Psychogenic tremor. Psychogenic tremor (also called functional tremor) can appear as any form of tremor. It symptoms may vary but often start abruptly and may affect all body parts. The tremor increases in times of stress and decreases or disappears when distracted. Many individuals with psychogenic tremor have an underlying psychiatric disorder such as depression or post-traumatic stress disorder (PTSD).
Physiologic tremor. Physiologic tremor occurs in all healthy individuals. It is rarely visible to the eye and typically involves a fine shaking of both of the hands and also the fingers. It is not considered a disease but is a normal human phenomenon that is the result of physical properties in the body (for example, rhythmical activities such as heart beat and muscle activation).
Enhanced physiologic tremor. Enhanced physiological tremor is a more noticeable case of physiologic tremor that can be easily seen. It is generally not caused by a neurological disease but by reaction to certain drugs, alcohol withdrawal, or medical conditions including an overactive thyroid and hypoglycemia. It is usually reversible once the cause is corrected.
Parkinsonian tremor. Parkinsonian tremor is a common symptom of Parkinson’s disease, although not all people with Parkinson’s disease have tremor. Generally, symptoms include shaking in one or both hands at rest. It may also affect the chin, lips, face, and legs. The tremor may initially appear in only one limb or on just one side of the body. As the disease progresses, it may spread to both sides of the body. The tremor is often made worse by stress or strong emotions. More than 25 percent of people with Parkinson’s disease also have an associated action tremor.
Orthostatic tremor. Orthostatic tremor is a rare disorder characterized by rapid muscle contractions in the legs that occur when standing. People typically experience feelings of unsteadiness or imbalance, causing them to immediately attempt to sit or walk. Because the tremor has such a high frequency (very fast shaking) it may not visible to the naked eye but can be felt by touching the thighs or calves or can be detected by a doctor examining the muscles with a stethoscope. In some cases the tremor can become more severe over time. The cause of orthostatic tremor is unknown.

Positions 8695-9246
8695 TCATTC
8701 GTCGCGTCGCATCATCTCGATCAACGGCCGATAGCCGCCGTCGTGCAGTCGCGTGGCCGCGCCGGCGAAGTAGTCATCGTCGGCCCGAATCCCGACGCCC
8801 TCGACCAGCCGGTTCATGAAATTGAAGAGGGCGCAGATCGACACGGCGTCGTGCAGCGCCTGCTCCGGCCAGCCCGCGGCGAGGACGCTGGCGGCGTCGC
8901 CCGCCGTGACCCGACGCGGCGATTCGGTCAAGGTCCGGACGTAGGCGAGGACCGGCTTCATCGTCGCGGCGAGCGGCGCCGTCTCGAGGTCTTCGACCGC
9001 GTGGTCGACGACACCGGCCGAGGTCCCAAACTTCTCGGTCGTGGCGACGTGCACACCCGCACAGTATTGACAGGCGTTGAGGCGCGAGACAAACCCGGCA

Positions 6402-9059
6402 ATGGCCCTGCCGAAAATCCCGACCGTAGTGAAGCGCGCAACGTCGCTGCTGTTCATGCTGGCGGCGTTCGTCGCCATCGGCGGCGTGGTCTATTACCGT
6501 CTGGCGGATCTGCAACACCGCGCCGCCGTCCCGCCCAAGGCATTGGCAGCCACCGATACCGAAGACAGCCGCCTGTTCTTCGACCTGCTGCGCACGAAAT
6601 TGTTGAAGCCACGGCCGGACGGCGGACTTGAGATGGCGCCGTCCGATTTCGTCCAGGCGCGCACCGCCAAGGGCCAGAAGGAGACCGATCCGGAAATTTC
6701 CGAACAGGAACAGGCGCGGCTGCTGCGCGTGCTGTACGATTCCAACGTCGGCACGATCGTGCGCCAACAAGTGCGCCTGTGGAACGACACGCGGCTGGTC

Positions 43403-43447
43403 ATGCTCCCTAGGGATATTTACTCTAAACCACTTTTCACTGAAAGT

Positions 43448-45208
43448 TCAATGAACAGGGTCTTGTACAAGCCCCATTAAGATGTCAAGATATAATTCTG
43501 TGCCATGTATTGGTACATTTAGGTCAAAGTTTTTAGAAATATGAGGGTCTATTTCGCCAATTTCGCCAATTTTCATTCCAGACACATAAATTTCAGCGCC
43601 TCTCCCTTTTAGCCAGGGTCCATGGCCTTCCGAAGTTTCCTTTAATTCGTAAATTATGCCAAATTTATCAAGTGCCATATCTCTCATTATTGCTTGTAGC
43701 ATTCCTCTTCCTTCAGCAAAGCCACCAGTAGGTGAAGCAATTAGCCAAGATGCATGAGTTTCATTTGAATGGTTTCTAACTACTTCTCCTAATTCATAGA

How is tremor diagnosed?
Tremor is diagnosed based on a physical and neurological examination and an individual’s medical history. During the physical evaluation, a doctor will assess the tremor based on:
The doctor will also check other neurological findings such as impaired balance, speech abnormalities, or increased muscle stiffness. Blood or urine tests can rule out metabolic causes such as thyroid malfunction and certain medications that can cause tremor. These tests may also help to identify contributing causes such as drug interactions, chronic alcoholism, or other conditions or diseases. Diagnostic imaging may help determine if the tremor is the result of damage in the brain.
Additional tests may be administered to determine functional limitations such as difficulty with handwriting or the ability to hold a fork or cup. Individuals may be asked to perform a series of tasks or exercises such as placing a finger on the tip of their nose or drawing a spiral.
The doctor may order an electromyogram to diagnose muscle or nerve problems. This test measures involuntary muscle activity and muscle response to nerve stimulation.
How is tremor treated?
Although there is no cure for most forms of tremor, treatment options are available to help manage symptoms. In some cases, a person’s symptoms may be mild enough that they do not require treatment.
Finding an appropriate treatment depends on an accurate diagnosis of the cause. Tremor caused by underlying health problems can sometimes be improved or eliminated entirely with treatment. For example, tremor due to thyroid hyperactivity will improve or even resolve (return to the normal state) with treatment of thyroid malfunction. Also, if tremor is caused by medication, discontinuing the tremor-causing drug may reduce or eliminate this tremor.
If there is no underlying cause for tremor that can be modified, available treatment options include:
Focused Ultrasound. A new treatment for essential tremor uses magnetic resonance images to deliver focused ultrasound to create a lesion in tiny areas of the brain’s thalamus thought to be responsible for causing the tremors. The treatment is approved only for those individuals with essential tremor who do not respond well to anticonvulsant or beta-blocking drugs.
Surgery. When people do not respond to drug therapies or have a severe tremor that significantly impacts their daily life, a doctor may recommend surgical interventions such as deep brain stimulation (DBS) or very rarely, thalamotomy. While DBS is usually well tolerated, the most common side effects of tremor surgery include dysarthria (trouble speaking) and balance problems.
What is the prognosis?
Tremor is not considered a life-threating condition. Although many cases of tremor are mild, tremor can be very disabling for other people. It can be difficult for individuals with tremor to perform normal daily activities such as working, bathing, dressing, and eating. Tremor can also cause “social disability.” People may limit their physical activity, travel, and social engagements to avoid embarrassment or other consequences.